4. Do some exercise

Exercise increases serotonin, which combats depression. If you are able to do it outside, all the better, explains Dr Tsigaras: “This is the perfect chance to have a fit and healthy Christmas, and not to overindulge. Your mind and body will thank you for it. If you can’t get outside, keep active throughout the day.”

You don’t have to run a marathon to get active, movement gives us a sense of agency a time when we are having to contend with circumstances that are beyond our control. “Use your body intentionally in some way,” says Rajkumar. “This can be making a jigsaw puzzle, preparing vegetables, playing charades via Zoom, dancing to a favourite tune. Or complete something you intend to do that involves movement, which is good for our brains and bodies.”

5. Busy your mind

<p>Now is the time to start working on a hobby you've always wanted to do</p>iStock

Use the time on Christmas Day or New Year’s Eve to learn something like a new song on the guitar, a new dish in the kitchen, paint or draw things around you. “Creativity is a major antidote to depression,” says Dr Tsigaras.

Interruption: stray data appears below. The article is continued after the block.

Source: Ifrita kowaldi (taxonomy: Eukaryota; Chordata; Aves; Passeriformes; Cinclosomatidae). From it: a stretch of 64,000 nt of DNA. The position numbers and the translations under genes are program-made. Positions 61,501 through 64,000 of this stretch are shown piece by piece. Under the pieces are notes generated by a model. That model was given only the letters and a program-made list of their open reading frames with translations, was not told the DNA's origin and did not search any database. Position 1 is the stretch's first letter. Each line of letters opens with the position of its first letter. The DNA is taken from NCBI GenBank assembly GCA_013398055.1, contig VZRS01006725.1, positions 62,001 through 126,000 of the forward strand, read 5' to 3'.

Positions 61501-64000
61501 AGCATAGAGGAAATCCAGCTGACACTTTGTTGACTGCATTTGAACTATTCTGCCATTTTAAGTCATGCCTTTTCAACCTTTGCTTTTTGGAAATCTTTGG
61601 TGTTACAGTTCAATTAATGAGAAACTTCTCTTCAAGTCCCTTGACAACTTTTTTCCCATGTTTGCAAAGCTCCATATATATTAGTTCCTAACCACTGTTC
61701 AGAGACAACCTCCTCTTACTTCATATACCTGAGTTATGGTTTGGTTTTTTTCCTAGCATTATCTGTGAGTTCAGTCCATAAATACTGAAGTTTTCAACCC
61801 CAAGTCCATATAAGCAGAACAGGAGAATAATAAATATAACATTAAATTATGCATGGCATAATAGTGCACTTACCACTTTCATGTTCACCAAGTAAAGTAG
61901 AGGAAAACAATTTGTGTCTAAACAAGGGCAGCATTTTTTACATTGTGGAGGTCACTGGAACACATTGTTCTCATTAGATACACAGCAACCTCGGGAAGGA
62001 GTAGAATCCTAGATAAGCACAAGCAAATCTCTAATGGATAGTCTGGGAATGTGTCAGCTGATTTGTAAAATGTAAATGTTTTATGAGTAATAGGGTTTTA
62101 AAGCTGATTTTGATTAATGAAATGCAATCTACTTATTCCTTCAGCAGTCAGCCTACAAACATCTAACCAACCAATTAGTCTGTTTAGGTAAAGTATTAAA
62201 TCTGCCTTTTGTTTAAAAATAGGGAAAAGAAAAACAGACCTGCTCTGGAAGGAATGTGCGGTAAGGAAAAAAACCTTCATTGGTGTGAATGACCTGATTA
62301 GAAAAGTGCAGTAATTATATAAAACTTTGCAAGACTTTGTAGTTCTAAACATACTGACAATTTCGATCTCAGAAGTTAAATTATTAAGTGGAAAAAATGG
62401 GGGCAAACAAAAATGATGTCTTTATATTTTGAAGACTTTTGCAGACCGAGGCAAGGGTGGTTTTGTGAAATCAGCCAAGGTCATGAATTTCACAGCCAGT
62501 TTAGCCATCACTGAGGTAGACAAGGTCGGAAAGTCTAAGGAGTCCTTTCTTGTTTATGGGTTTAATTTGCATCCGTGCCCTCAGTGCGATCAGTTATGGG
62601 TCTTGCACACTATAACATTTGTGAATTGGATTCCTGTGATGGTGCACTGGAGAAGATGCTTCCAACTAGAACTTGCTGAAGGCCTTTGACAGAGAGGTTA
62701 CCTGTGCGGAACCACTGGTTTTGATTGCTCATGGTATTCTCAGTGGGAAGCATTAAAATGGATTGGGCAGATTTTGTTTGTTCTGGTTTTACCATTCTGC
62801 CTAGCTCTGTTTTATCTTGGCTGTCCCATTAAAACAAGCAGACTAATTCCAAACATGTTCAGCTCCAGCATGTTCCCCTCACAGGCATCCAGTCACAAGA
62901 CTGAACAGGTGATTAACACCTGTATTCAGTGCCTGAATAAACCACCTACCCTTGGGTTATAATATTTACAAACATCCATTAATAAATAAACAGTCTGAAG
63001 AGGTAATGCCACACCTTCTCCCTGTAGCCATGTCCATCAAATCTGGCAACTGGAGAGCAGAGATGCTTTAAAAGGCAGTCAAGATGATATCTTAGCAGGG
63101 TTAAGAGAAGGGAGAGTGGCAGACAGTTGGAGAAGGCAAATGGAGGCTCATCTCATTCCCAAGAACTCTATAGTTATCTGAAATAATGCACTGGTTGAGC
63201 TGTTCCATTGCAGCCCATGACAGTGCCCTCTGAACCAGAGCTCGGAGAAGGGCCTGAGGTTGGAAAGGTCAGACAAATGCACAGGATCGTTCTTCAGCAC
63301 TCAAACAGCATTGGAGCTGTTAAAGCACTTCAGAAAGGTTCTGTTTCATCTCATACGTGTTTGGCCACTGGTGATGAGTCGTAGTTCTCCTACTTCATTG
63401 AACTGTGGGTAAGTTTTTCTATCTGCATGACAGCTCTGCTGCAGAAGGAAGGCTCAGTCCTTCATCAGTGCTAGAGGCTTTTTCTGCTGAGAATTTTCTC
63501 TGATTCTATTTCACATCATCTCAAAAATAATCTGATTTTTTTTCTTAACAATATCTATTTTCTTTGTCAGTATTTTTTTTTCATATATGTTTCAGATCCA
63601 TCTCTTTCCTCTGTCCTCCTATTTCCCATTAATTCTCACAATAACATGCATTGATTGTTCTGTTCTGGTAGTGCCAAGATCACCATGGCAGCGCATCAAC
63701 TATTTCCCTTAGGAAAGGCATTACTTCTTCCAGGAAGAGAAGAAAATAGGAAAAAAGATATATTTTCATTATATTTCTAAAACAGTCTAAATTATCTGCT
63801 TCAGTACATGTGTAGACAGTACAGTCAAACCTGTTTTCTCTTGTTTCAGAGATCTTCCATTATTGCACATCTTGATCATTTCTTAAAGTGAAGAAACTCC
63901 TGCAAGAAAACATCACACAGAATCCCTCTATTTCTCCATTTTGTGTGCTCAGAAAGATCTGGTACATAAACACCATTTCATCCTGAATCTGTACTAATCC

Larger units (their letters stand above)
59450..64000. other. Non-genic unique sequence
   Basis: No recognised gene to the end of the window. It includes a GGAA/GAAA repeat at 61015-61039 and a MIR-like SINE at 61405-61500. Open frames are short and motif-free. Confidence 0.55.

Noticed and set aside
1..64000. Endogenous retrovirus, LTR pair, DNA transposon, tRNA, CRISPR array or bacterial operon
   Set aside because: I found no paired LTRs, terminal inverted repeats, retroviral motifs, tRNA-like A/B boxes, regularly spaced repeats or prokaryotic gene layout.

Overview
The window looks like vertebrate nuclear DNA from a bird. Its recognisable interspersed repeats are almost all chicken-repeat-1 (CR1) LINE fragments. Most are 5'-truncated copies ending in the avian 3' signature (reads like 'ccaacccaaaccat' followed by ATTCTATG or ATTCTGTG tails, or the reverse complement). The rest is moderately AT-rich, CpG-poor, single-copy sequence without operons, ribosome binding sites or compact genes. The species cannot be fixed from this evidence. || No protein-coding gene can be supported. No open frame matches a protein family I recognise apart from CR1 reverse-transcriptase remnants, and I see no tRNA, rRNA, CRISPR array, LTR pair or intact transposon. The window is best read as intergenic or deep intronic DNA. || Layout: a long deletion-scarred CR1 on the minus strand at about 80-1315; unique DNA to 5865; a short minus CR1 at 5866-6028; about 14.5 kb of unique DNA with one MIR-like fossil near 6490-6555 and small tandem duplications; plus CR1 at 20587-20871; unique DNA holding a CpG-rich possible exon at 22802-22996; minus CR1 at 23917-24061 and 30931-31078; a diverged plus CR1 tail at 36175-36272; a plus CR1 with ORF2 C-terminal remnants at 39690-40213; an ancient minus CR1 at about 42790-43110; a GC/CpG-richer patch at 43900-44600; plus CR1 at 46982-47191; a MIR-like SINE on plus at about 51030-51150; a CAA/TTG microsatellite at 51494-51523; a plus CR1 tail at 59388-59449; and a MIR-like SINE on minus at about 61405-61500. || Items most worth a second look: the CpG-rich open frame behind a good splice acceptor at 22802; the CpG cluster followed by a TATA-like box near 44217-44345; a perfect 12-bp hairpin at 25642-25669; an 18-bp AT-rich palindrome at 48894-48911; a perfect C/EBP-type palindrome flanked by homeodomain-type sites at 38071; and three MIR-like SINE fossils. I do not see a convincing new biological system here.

Then go easy on yourself, advises Rajkumar, “treat yourself as you would a disappointed child, in other words kindly and with patience. Do things that comfort you, play the music you love, wear cosy clothes, watch films, prepare something special for yourself to eat.”

6. Plan your festive activities

Organise your time in advance, so you are not left noticing the absence of family on Christmas Day or New Year’s Eve. “Plan ahead,” says Rajkumar. “Think about the day before it comes and put a few things in place to support yourself.”

“Routine and structure can be helpful and prevent aimlessness and drifting into a negative thought spiral,” reckons Dr Tsigaras.  

7. Help others on Christmas Day

<p>Look for charities and local services that are asking for volunteers</p>Getty

There are many people in the same boat as you, spending Christmas Day and New Year’s Eve on their own, so focus outwards, not inwards, and try to think of those who are lonely every day, “especially the elderly”, says Roberts.